Marion Brady mbrady2222@gmail.com

View this on Basecamp

My Panel Discussion: Has Ed Rhee-form in DC Been A Success?

Recently I chaired a televised panel discussion on the legacy of eliminating democratic local control over public education in Washington, DC and turning it over to the mayor and his/her chancellor. We looked at the National Academies report on the results of that major change, and found that the results were rather dismaying.

The other panelists were, in alphabetical order,

  • Thomas Byrd, long time education and civil rights activist and host of We Act Radio Town Hall;
  • Adell Cothorne, former DCPS principal and a current adjunct professor  (see here for a bit of background on her bravery);
  • Elizabeth Davis, veteran and award-winning DCPS teacher, currently head of the Washington Teachers’ Union;
  • Denisha Jones, assistant professor at Howard University’s school of education;
  • Mary Levy, an independent analyst of education finance and policy.

The show aired several times on DC Channel 8 is airing on www.dctv.org or DCTV (Comcast channels 95 & 96, RCN channels 10 & 11, Verizon FiOS 10, 11, & 28).

You can view it on YouTube at the link I gave you above or else here:

https://www.youtube.com/watch?v=VyrdXO-1Ev8&feature=youtu.be

Watching the hour-long discussion will give you an opportunity to hear some people who have been laboring in the trenches to try to improve public education in Washington, DC, and who have been ignored, or opposed, or worse by the powers that have run DC public education for a long, long time.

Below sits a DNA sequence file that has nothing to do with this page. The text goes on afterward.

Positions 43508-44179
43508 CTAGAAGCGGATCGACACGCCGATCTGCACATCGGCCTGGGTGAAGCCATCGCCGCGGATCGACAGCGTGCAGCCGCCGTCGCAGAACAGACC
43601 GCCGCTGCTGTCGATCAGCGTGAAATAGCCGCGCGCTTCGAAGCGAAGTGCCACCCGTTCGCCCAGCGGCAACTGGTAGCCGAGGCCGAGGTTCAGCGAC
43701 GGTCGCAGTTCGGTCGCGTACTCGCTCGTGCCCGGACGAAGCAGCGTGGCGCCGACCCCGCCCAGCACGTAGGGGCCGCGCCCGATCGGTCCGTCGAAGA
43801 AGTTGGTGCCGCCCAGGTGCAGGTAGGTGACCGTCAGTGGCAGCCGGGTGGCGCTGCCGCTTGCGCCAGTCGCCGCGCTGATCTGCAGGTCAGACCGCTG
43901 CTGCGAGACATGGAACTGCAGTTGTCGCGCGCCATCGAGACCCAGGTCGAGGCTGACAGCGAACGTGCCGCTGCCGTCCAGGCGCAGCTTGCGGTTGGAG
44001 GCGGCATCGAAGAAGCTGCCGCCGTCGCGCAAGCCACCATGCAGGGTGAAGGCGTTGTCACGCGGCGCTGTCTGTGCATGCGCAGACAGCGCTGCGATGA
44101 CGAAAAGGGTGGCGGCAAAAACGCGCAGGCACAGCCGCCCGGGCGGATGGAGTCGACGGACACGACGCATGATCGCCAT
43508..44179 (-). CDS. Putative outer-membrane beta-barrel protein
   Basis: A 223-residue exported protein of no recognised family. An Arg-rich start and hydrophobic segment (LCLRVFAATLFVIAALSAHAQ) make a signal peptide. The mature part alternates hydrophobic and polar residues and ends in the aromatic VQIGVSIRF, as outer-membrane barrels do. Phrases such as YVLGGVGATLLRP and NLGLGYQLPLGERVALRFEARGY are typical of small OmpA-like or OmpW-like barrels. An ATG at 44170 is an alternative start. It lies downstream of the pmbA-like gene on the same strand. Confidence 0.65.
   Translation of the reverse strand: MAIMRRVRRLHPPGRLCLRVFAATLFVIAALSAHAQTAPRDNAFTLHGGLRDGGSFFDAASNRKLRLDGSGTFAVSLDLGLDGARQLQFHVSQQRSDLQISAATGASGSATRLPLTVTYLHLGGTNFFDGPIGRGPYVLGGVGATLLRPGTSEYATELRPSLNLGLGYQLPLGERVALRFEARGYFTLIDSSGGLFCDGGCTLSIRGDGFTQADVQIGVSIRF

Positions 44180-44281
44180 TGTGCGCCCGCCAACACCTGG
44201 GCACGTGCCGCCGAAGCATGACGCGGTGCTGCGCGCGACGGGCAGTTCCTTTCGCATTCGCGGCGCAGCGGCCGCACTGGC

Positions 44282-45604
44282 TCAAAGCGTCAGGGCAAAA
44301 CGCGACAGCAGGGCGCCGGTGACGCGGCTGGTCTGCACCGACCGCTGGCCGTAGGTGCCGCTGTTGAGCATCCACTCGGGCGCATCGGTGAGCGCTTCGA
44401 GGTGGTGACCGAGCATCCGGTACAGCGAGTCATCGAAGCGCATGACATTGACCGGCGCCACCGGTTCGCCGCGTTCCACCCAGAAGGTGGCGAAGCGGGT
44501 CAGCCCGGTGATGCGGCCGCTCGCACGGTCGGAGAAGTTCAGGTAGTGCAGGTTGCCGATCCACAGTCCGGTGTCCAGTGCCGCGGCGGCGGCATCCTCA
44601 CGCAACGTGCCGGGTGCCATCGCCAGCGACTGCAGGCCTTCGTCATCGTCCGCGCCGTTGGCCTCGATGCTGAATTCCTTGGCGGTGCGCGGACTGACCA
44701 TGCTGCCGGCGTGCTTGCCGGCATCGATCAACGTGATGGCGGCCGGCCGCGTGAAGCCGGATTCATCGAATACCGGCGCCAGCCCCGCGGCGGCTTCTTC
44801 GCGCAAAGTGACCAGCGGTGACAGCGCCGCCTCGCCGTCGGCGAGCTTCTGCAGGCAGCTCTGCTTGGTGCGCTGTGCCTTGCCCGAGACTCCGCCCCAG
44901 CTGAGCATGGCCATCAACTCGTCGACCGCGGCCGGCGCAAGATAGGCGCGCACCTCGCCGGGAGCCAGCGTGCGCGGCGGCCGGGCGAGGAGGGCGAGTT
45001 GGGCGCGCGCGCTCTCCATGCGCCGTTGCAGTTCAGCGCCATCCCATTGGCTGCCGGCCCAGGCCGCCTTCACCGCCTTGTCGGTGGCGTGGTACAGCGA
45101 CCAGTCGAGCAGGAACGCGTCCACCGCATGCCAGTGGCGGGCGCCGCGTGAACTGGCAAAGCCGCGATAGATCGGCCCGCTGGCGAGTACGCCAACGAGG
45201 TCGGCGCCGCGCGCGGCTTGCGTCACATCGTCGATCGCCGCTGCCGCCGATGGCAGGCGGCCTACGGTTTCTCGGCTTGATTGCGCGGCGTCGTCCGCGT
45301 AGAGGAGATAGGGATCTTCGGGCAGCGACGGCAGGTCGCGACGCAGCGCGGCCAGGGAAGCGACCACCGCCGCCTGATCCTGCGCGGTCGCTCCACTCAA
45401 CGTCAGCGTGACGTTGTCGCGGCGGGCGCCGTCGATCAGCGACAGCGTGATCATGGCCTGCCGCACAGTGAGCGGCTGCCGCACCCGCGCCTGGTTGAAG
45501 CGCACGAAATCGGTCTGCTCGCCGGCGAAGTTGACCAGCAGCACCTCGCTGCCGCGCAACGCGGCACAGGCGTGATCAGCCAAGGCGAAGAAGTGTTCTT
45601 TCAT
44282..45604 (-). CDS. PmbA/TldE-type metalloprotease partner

Many thanks to Willie Brewer for organizing this and helping with the filming and production, and to my guests for tolerating my very first attempt at leading this sort of panel discussion. I think all of the panelists did a great job. Let me point out that two of them (Mary Levy and Thomas Byrd) were specifically thanked by the authors of the report (on page ix) for being among the 13 official reviewers thereof. Thus, they know what they are talking about.

If you actually read the text of the National Academies report on the results of what is often called educational Rhee-form in Washington, DC, you will find over and over again language indicating that the data was simply unavailable to the reviewers, which is sad, considering that Michelle Rhee, our first Chancellor, said that she was always driven by data. Also: after many, many millions of dollars were spent on devising new accountability schemes for teachers, driving many of them to retire early, and turning the education of 45% of the students in DC over to charter schools (dozens of which have failed and closed), there has been no improvement in closing the gap between affluent white students and their less-affluent black and brown peers.

PS: (12-25-15) I gave the wrong channel before, and I thank Willie Brewer for notifying me. Also, I was told that the Youtube link for some reason was ‘private’; I hope it has now been fixed. Please let me know if you can or cannot see it.

Some criticism of the Charter School Gravy Train

The writers of ‘Schools Matter’ have a couple of articles on how the CEOs of many charter schools use the lax regulations to make big bucks for themselves, at the expense of their students. The links are here and here.

 

Definitely worth looking at and pondering.

Valerie Jablow: Waste and Attrition in DC

Valerie Jablow is a parent on Capitol Hill (DC) and has a blog (EducationDC) where she delves into factual stuff – like the actual statistics concerning numbers of children in DC, in DCPS, and in the DC charter schools; as well as wasteful spending by the Mayor and DC City Council.

Here are some recent posts by her that she brought to my attention. I recommend reading them and taking some action. I also add what she wrote:

[Jablow] “posted a follow-up blog yesterday to Suzanne Wells’s great blog post about 4th to 5th grade attrition at Capitol Hill DCPS schools—and how that attrition is related to the recent PARCC scores. 
 .
[Jablow’s] blog post is available here:
 .
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Suzanne’s blog post from September is here:
 
Also related to Capitol Hill and education issues are two other recent blog posts:
http://educationdc.net/2015/12/01/parcc-and-the-elsewhere-schools/
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http://educationdc.net/2015/11/20/stuff-we-spend-our-city-money-on/